Improvement in patient outcomes following endovascular treatment of WFNS grade v subarachnoid haemorrhage from 2000 to 2014

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Patient outcomes following grade V subarachnoid haemorrhage (SAH) have been dismal, although they may have improved following recent technological advances in endovascular treatment (EVT). A single-centre, retrospective study was conducted to evaluate whether outcomes have improved from 2000 to 2014 for patients with World Federation of Neurosurgical Societies (WFNS) grade V SAH. Coiling has been the preferred first-line treatment for grade V SAH patients in our institution since 2000. Patients who underwent EVT (n = 115) were grouped on the basis of their hospital admission year: 2000-2004 (n = 44), 2005-2009 (n = 37) and 2010-2014 (n = 34). Patient demographics, outcomes and in-hospital mortality rates were compared between the groups. Patient outcomes at discharge were evaluated using the Glasgow Outcome Scale (GOS), with GOS scores of 4-5 defined as favourable outcomes. There were no significant intergroup differences in patient demographics. In addition, there were no significant differences in the frequencies of favourable outcomes (14% in 2000-2004, 16% in 2005-2009 and 26% in 2010-2014). Mortality rates were 52% in 2000-2004, 43% in 2005-2009 and 24% in 2010-2014, with a significantly lower mortality rate in 2010-2014 than in 2000-2004 (p = 0.01). Both perioperative rebleeding and delayed cerebral ischaemia decreased over time; however, multivariate regression analysis showed that the former contributed more to the decrease in mortality. Age was the only variable associated with favourable outcomes. The results of this study indicate that EVT is an appropriate therapeutic option for grade V SAH patients. However, multi-centre, prospective trials are required to provide evidence-based verification of the efficacy of EVT.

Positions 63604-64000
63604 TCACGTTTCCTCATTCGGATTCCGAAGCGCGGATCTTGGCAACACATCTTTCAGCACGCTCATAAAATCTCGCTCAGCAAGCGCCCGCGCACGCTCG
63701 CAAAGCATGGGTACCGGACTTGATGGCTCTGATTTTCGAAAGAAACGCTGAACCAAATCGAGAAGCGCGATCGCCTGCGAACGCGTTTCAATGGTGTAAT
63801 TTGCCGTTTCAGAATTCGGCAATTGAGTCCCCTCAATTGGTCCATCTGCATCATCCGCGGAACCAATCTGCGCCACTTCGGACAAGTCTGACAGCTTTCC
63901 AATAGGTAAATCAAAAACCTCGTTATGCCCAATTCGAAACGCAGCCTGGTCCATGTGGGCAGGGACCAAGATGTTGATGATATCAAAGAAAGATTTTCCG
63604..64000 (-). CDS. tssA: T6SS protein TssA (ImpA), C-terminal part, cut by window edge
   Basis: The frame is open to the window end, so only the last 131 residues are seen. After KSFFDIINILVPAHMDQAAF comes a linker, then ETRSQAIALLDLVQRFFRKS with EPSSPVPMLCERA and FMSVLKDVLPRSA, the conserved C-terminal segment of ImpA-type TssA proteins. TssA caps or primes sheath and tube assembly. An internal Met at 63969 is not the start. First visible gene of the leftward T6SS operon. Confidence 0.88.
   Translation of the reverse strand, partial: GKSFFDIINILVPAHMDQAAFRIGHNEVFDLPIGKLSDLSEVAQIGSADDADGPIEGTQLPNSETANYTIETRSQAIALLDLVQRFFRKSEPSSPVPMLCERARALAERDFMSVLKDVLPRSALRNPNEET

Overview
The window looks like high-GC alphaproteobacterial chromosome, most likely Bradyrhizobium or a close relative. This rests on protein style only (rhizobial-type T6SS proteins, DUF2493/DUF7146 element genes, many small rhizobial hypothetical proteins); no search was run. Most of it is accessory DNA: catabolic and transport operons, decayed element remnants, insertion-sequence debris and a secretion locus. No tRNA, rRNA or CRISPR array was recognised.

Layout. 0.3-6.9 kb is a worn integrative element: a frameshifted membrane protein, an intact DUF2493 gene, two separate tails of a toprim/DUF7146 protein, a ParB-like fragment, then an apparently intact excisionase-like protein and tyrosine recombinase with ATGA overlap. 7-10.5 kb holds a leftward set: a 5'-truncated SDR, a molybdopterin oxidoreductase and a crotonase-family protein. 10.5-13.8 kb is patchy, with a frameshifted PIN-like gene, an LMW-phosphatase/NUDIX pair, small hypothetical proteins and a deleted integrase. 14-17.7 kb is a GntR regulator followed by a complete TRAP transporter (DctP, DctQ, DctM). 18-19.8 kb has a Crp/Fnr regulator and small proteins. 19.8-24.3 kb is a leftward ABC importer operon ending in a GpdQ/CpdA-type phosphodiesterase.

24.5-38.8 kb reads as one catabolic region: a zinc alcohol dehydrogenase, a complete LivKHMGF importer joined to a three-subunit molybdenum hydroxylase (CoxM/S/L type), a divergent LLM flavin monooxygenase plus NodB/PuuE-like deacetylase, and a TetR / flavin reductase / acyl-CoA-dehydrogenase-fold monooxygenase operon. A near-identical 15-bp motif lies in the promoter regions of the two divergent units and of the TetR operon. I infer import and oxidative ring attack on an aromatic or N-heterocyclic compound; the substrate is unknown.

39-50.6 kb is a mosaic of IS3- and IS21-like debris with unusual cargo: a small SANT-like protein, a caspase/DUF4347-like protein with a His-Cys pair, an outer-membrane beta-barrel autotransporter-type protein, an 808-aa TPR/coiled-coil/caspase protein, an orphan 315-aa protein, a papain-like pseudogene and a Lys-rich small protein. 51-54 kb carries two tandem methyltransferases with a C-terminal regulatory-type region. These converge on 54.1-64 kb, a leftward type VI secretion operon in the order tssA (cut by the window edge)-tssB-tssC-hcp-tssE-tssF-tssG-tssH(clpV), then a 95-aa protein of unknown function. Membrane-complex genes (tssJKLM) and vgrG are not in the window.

Original languageEnglish
Pages (from-to)114-118
Number of pages5
JournalJournal of Clinical Neuroscience
Publication statusPublished - 01-05-2016

All Science Journal Classification (ASJC) codes

  • Surgery
  • Neurology
  • Clinical Neurology
  • Physiology (medical)


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